HOUSTON -- In the aftermath of the Nate McLouth trade, one that will reverberate with the Pirates for years, here are three significant lessons that could be learned by Frank Coonelly and Neal Huntington, the two men running the franchise, from the overwhelmingly negative reaction of the players and public:
1. Players do not see themselves as interchangeable pieces.
Although management has made clear -- and acted upon -- its willingness to keep anyone available via trade, sending away McLouth was, as reliever John Grabow described it, "very different" because, as he put it, "you saw the Jason Bay and other ones coming, but Nate was supposed to be part of the core, the future."
That "core" message was stated in bold terms by management when McLouth, starter Paul Maholm and catcher Ryan Doumit were signed to extensions this past winter.
The team uses an internal slogan -- "Pride. Passion. Pittsburgh Pirates" -- one that is emblazoned on the clubhouse wall at PNC Park. And, to the credit of manager John Russell, he and his staff have engendered a strikingly intense loyalty from their players. But the gap created by this trade between the players and upper management will not be easily bridged.
Players take the field for a grueling 162 games, pretty much every day, and they do not care about Class A prospects, Dominican facilities or even $6 million draft picks. They need to know that what they are doing is more meaningful than killing time for a 19-year-old in Lynchburg.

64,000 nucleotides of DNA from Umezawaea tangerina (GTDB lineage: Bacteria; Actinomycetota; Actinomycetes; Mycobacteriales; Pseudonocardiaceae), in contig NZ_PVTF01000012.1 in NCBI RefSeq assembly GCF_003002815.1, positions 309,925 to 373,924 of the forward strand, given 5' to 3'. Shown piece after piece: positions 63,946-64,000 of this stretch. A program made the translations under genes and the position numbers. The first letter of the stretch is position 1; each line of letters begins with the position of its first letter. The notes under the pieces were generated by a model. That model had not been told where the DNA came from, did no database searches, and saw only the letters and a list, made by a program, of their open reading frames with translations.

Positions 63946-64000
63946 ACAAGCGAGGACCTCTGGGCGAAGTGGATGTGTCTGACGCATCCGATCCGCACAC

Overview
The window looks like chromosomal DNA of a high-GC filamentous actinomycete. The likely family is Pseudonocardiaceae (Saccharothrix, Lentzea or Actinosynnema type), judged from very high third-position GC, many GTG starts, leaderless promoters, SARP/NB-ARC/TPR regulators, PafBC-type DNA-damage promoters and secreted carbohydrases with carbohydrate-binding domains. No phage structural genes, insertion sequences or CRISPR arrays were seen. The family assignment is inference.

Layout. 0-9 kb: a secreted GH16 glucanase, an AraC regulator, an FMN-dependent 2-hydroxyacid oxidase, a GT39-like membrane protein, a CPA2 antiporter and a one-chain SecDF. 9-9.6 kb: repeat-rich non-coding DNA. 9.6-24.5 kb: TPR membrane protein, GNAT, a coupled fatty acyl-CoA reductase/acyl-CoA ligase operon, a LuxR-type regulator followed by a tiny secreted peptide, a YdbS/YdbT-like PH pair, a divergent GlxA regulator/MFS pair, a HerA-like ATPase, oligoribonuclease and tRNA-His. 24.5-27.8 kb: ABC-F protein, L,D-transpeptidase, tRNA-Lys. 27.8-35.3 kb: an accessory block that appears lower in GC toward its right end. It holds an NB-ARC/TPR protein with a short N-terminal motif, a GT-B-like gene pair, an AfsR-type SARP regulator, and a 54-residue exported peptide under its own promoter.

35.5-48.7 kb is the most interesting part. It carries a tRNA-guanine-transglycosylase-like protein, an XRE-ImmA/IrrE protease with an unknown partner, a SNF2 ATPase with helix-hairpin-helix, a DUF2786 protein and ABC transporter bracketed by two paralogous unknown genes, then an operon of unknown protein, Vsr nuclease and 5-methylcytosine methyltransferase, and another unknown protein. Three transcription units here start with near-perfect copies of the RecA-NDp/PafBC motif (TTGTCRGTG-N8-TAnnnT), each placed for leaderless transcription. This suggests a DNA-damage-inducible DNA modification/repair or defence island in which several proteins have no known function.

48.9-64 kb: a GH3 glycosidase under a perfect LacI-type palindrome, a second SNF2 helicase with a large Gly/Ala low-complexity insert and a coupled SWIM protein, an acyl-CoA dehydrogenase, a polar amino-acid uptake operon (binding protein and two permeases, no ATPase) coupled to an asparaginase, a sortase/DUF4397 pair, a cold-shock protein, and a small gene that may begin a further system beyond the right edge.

2. A finish line must be drawn.
It is not enough to say, as Huntington reiterated this week, that no one is untouchable. At some point, though maybe not now, the players -- as well as the manager and his staff -- will need to know that the carpet will not keep getting yanked out on an annual basis.
Surely, the argument that Coonelly and Huntington make that mediocrity is unacceptable has great merit: Even with quality starting pitching, these Pirates have appeared no threat to erupt into a contender in 2009, with or without McLouth. Still, when a vital piece -- again, part of the declared "core" -- is removed, it creates the sense that the cycle never will end, that even Andrew McCutchen, Pedro Alvarez and others could be peddled for Class A talent because it promises a better return down the road.
Coonelly and Huntington have stated that they do not favor creating a "window," as baseball people often call it, wherein they envision a limited time to compete with a specific group. But constant turnover means no group will contend.
3. It is always about the money.
In Pittsburgh, as it relates to the Pirates, the topic of money always is at the forefront, even though upper management seemed taken aback by that aspect of the public's reaction.
Most fans, by all accounts, will not believe that the Pirates are doing -- or spending -- all that they can to win until they see evidence at the major league level. Signing Alvarez was important, as will be another strong draft in the coming week and, possibly, the signing of elite Dominican prospect Miguel Angel Sano. But every time a player such as McLouth leaves -- or Adam LaRoche, Jack Wilson and Grabow later this summer -- the charge will be cheapness.